Big Sky is the latest tv show from David E. Kelley who has given us some magnificent content in the past. Not miles away from what we’ve seen him do before, Big Sky is predominantly a thriller which at times manages to hit the spot.
What initially drew me to this series was Katheryn Winnick due to all her greatness as Lagertha in Vikings. The show benefits from lots of other familiar faces, including Ryan Phillipe and the first episode introduces them all quickly, immersing you in their world. There’s mention of them living through the pandemic which immediately makes this feel very current and Jesse James Keitel’s character, Jerrie, brings in some interesting conversation over being transgender. I liked these aspects as it made the show feel grounded and realistic.
Set in Montana, there are beautiful shots of scenery surrounding a small town. There really are moments which build up tension allowing Big Sky to convey a good thriller vibe. However, a lot of the time it kind of feels a bit Hallmark. Not that there’s anything wrong with Hallmark! There’s a bit of a soap opera tone to it which made me feel like this is more of a drama which just so happens to incorporate a storyline about girls being abducted. Brian Geraghty does such a wonderful job with the villainous Ronald Pergman who is responsible for the girls going missing. His relationship with his mother (Valerie Mahaffey) is brilliant, while a little predictable, and was fun to watch. John Carroll Lynch plays Ronald’s sidekick, dirty cop Rick Legarski who once again is really impressive at playing the bad guy.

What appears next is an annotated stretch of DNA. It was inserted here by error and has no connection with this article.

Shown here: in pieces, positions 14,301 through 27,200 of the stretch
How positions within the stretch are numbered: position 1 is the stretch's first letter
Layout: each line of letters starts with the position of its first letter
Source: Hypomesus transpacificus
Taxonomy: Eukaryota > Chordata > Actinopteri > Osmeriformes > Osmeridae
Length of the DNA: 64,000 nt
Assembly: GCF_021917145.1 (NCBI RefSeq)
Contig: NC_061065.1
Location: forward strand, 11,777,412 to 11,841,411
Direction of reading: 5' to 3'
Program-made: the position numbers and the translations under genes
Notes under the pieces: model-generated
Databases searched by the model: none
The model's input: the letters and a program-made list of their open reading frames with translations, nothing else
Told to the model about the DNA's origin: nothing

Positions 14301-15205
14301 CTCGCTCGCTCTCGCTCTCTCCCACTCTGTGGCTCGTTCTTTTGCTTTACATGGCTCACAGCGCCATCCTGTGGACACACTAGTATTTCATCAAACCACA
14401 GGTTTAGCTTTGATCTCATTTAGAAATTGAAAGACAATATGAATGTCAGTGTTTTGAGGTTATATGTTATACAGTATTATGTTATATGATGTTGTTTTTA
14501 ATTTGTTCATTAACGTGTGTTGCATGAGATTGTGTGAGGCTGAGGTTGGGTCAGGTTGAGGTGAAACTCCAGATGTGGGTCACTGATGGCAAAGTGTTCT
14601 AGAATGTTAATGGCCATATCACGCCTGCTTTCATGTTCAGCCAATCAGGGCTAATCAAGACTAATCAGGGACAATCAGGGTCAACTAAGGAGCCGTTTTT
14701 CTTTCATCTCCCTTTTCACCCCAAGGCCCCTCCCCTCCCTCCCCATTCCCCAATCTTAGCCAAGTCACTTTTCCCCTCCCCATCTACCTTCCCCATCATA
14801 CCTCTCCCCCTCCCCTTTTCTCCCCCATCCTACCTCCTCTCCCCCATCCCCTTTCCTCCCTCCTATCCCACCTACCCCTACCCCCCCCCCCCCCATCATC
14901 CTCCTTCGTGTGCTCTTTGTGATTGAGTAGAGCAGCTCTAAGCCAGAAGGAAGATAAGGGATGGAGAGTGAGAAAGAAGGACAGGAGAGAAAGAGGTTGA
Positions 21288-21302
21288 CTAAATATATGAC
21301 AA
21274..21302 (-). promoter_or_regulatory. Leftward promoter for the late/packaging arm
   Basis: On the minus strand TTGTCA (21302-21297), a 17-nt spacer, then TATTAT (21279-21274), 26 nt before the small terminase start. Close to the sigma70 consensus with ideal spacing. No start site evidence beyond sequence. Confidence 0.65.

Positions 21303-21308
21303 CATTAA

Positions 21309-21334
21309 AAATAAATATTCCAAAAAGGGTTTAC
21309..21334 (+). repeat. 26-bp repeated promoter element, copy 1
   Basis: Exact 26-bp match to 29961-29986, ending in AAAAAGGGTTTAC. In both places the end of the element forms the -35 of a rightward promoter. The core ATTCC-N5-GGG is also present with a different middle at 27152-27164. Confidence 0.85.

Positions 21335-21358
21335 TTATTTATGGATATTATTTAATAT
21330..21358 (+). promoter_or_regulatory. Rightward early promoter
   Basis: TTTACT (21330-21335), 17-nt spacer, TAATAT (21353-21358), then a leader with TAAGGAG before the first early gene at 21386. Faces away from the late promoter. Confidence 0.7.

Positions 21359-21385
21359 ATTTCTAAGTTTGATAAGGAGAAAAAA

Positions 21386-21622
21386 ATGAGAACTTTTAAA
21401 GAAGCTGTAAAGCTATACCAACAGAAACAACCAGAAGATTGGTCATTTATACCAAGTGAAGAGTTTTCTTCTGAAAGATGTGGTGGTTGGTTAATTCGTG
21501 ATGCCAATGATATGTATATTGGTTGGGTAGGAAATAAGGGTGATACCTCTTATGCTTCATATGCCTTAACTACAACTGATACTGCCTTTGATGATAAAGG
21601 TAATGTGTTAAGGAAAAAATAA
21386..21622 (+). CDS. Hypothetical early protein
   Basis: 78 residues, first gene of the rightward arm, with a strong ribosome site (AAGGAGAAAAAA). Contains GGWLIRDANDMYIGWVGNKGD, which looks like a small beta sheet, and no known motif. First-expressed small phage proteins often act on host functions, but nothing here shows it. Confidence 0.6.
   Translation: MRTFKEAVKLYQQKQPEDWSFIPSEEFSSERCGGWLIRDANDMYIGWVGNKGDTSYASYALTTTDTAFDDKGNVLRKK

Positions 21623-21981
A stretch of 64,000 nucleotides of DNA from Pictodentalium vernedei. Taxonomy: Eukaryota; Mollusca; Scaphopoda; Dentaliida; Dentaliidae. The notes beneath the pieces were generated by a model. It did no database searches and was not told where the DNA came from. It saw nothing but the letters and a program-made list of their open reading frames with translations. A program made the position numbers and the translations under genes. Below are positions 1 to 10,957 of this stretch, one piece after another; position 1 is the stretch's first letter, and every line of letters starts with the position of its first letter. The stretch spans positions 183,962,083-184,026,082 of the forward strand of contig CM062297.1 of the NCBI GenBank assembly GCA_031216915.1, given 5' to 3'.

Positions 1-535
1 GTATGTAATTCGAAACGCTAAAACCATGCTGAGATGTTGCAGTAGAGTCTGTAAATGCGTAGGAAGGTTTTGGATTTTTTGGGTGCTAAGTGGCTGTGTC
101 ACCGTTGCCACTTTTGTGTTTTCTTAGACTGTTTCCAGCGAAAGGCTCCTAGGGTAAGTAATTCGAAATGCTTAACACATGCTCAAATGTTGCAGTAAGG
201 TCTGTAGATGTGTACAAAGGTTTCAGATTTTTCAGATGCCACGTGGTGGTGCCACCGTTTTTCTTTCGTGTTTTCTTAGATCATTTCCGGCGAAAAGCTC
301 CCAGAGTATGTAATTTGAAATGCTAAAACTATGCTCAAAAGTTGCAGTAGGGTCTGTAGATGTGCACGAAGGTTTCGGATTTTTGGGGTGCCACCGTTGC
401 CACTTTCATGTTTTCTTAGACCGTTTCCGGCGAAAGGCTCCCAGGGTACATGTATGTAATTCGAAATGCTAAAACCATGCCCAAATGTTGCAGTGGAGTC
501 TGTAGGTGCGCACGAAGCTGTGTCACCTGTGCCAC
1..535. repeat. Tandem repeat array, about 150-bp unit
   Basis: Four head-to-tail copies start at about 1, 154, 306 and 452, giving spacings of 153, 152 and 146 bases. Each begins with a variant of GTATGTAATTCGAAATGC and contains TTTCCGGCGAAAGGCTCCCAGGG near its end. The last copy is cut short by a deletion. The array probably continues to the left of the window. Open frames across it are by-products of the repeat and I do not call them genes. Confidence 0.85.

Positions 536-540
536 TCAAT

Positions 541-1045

The story so far has many twists and turns and the twist at the end of the first episode especially will entice you to keep watching. The show kind of struggles from time to time to really identify what it’s about and at a time where TV pushes boundaries and finds new ways of telling familiar stories Big Sky falls short in standing out as a highlight. The character combinations are a mixed bag. Some on screen partnerships really work and some sway in direction. The two leading ladies, Jenny (Winnock) and Cassie (Kylie Bunbury) initially fall into the trap of fighting over a man but there’s clearly so much more to the both of them. There’s backstory to Cassie which is could be delved into deeper and for reasons like that, it’s difficult to form connections with some of them.
Will I watch the second half of this season when it returns? Yes and that’s mainly down to Ronald switching the game up a bit, giving the story a new direction. It’s just a shame that it fluctuates between great and being something we’ve all seen a hundred times before.